Forged long ago in the lost Elf kingdom of Gondolin, Orcrist, the ‘goblin cleaver’, was a legendary blade, well known to the wise of Middle-earth and infamous among their enemies. Having disappeared for centuries, the sword would reappear in, of all places, a Troll hoard, where, among the detritus and ruin, it catches the eye of Thorin Oakenshield. To the Dwarf, well versed in the crafting of fine weapons, it is a sword of peerless craft, but it is Elrond, lord and lore-master of Rivendell, who is able to name the blade and tell Thorin of its prestigious lineage. No finer sword could a king of any race wish for.
Orcrist was designed by Weta senior concept designer Paul Tobin and made at Weta Workshop in New Zealand for The Hobbit: An Unexpected Journey by Master Swordsmith Peter Lyon. The fifth sword in Weta’s Master Swordsmith’s Collection, Orcrist takes swordmaking even further than previous swords in the series. The first single edged blade in The Master Swordsmith’s Collection, it encompasses a multitude of sword making, metal crafting and wood working techniques. It joins the previous swords in the series: Andúril, Strider’s Sword, Glamdring and the most recently launched sword, Sting – still available to order!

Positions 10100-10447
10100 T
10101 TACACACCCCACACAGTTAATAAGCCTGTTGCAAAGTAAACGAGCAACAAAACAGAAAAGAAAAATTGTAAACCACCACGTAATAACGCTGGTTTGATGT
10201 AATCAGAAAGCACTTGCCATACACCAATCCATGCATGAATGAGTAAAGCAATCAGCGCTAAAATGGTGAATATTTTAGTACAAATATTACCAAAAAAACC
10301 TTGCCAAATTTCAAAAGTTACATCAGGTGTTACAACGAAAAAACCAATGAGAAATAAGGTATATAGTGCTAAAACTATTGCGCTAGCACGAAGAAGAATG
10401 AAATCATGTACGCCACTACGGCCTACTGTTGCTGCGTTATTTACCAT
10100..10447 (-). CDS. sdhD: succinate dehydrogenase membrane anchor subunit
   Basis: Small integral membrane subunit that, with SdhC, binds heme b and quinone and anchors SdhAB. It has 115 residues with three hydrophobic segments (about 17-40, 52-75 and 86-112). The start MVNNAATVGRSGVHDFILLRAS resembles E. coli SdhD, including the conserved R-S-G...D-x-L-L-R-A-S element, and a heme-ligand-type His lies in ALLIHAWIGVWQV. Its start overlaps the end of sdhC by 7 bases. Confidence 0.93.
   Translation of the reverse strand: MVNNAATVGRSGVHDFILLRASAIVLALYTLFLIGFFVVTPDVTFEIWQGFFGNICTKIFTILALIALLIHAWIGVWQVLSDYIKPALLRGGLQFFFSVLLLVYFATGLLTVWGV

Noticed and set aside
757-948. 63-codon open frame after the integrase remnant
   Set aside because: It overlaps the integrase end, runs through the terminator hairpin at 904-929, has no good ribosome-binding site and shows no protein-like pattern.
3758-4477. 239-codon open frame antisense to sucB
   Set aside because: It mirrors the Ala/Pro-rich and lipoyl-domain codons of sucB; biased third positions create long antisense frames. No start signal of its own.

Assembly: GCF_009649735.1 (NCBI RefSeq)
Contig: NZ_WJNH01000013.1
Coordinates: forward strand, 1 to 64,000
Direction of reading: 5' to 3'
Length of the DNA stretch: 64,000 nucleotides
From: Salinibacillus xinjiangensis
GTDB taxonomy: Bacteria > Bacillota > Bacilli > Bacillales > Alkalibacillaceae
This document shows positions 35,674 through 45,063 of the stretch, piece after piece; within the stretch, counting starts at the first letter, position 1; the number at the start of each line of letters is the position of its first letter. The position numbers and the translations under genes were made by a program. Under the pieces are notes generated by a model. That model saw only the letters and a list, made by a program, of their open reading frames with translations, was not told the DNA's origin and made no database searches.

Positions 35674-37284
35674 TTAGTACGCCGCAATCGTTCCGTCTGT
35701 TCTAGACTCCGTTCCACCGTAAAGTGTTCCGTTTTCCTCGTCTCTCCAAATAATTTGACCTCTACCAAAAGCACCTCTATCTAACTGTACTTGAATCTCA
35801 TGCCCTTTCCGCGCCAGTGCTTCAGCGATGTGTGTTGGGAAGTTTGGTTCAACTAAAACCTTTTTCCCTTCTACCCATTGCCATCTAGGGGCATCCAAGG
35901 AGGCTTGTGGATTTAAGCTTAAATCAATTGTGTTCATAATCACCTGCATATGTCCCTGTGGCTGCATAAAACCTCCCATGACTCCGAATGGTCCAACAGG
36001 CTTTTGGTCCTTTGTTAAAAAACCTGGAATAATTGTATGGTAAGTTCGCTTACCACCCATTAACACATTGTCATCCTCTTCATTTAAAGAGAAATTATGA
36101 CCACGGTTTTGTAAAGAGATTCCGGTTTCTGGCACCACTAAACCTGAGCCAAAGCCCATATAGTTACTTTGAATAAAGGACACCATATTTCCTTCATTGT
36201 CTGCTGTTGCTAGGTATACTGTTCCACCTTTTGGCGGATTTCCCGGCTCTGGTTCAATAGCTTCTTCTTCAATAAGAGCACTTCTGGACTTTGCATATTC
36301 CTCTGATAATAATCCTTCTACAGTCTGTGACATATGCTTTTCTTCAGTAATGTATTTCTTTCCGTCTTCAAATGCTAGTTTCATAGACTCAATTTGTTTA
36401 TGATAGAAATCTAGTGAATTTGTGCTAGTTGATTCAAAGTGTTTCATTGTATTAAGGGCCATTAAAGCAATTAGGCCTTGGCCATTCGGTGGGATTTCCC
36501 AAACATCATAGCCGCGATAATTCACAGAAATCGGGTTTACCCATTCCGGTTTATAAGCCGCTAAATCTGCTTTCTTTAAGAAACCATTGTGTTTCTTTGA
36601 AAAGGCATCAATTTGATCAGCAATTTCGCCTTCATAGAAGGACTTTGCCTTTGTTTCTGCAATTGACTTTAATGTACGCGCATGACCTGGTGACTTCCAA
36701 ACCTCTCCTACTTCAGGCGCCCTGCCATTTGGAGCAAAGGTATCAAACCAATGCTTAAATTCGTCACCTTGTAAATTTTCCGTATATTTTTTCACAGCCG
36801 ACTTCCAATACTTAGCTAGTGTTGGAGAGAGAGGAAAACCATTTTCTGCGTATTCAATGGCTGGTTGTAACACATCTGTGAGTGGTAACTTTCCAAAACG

Orcrist is made with the same attention to detail that the swordsmiths of the lost realm of Gondolin would have required. Peter Lyon took Paul Tobin’s design and created a piece of art and a usable weapon wrapped in one. The blade is made from tempered spring steel and the dragon’s tooth grip is cast from CC60 urethane, painted and sealed under resin. On the cross is the name “Orcrist” etched in runes and the gently curvaceous blade, ground from spring steel, features etched elven runes stating ”The Serpent’s Tooth”. On the pommel are four cubic zirconia gemstones inlaid.